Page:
“Jack, and other cake artists like him – such as those seen on TV shows like ‘Ace of Cakes’ and ‘Cake Boss’ – prepare unique creations that are inherently expressive,” Tedesco explained. “Jack invests many hours in the wedding cake creative process, which includes meeting the clients, designing and sketching the cake, and then baking, sculpting, and decorating it. The ACLU calls Jack a mere ‘retail service provider,’ but, in fact, he is an artist who uses his talents and abilities to create expression that the First Amendment fully protects."

Celebrity cake artists have written publicly about their art and the significant expressive work that goes into the artistic design process for wedding cakes.


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Prisoner of conscience Mary Wagner appeals her conviction

Tony Gosgnach
By Tony Gosgnach

TORONTO -- As promised, Mary Wagner has, through her counsel Dr. Charles Lugosi, filed a formal notice of appeal on numerous points regarding her recent, almost two-year-long court case that ended on June 12.

Justice Fergus O’Donnell of the Ontario Court of Justice rejected every application made by the defence – including for access to abortion center records, public funding, standing for a constitutional challenge and for expert witnesses to be heard – before he found Wagner guilty and sentenced her to five months in jail on a charge of mischief and four months on four counts of failing to comply with probation orders.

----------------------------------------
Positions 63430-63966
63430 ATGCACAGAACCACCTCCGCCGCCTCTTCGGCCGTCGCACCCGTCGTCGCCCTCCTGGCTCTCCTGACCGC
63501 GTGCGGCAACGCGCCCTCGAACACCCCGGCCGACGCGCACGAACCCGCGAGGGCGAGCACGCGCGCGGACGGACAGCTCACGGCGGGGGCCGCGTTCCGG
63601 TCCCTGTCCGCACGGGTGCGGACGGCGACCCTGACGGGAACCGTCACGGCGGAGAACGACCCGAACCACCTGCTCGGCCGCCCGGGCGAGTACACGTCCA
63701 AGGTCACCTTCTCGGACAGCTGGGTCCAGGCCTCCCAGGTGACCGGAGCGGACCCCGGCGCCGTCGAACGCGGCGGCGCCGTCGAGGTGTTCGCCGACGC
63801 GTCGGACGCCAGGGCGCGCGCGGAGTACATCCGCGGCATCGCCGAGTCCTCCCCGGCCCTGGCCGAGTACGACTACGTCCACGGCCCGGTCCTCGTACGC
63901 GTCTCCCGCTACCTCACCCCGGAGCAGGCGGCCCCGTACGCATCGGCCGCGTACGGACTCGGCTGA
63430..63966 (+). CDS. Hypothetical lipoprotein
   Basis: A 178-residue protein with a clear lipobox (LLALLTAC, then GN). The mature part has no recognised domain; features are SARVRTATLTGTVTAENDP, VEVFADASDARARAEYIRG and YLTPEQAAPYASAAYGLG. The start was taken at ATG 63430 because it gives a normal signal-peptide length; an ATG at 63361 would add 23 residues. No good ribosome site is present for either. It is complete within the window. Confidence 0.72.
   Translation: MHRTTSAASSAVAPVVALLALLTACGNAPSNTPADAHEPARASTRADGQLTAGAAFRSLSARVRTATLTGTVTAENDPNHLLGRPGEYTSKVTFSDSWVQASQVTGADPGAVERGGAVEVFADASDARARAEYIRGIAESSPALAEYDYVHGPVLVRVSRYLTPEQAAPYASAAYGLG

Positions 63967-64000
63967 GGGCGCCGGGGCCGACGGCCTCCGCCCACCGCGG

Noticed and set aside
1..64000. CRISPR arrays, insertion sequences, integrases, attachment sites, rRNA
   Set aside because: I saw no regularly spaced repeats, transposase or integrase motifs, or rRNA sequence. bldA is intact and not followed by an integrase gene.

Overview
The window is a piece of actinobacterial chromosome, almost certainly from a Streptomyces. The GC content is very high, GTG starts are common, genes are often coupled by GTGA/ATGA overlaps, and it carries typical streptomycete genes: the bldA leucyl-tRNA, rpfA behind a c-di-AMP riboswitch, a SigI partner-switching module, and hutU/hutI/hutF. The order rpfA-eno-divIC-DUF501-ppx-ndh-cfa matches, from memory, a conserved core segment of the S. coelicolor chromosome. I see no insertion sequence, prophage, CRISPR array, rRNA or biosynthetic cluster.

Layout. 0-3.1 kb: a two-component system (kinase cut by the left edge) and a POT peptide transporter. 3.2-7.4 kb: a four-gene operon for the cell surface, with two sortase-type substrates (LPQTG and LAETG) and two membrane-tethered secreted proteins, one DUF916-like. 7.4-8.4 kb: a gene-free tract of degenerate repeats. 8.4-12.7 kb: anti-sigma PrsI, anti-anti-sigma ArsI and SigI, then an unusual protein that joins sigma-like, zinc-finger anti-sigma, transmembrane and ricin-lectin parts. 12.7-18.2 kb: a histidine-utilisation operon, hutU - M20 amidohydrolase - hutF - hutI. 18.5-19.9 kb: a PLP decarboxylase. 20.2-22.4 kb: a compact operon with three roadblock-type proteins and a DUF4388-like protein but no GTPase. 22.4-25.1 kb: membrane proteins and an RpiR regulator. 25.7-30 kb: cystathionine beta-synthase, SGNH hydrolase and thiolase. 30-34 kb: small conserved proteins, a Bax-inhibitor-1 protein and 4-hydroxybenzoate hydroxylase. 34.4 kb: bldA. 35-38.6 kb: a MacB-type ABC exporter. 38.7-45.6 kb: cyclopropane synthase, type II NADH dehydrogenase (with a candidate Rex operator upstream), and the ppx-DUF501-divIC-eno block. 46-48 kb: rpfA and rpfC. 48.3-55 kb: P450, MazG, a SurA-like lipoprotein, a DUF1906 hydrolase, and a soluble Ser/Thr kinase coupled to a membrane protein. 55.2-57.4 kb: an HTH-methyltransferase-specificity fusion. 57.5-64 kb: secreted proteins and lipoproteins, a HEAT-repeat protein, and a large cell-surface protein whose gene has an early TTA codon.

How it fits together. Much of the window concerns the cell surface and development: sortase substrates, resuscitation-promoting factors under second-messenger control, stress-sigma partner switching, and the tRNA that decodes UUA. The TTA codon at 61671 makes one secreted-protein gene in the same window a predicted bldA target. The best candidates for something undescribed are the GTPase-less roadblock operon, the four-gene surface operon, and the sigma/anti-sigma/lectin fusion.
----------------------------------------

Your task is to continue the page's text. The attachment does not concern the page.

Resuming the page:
He further levied two years of probation, with terms that she stay at least 100 metres away from any abortion site. However, because Wagner had spent a greater time in jail than the sentence, she was freed immediately. She had been arrested at the “Women’s Care Clinic” abortion site on Lawrence Avenue West in Toronto on August 15, 2012 after attempting to speak to abortion-bound women there. She then spent the duration of the trial in prison for refusing to sign bail conditions requiring her to stay away from abortion sites.

Wagner is using the matter as a test case to challenge the current definition of a human being in Canadian law – that is, that a human being is legally recognized as such only after he or she has fully emerged from the birth canal in a breathing state.

Wagner’s notice states the appeal is regarding:

  • Her conviction and sentence on a single count of mischief (interference with property),
  • Her conviction and sentence on four counts of breach of probation,
  • The order denying public funding,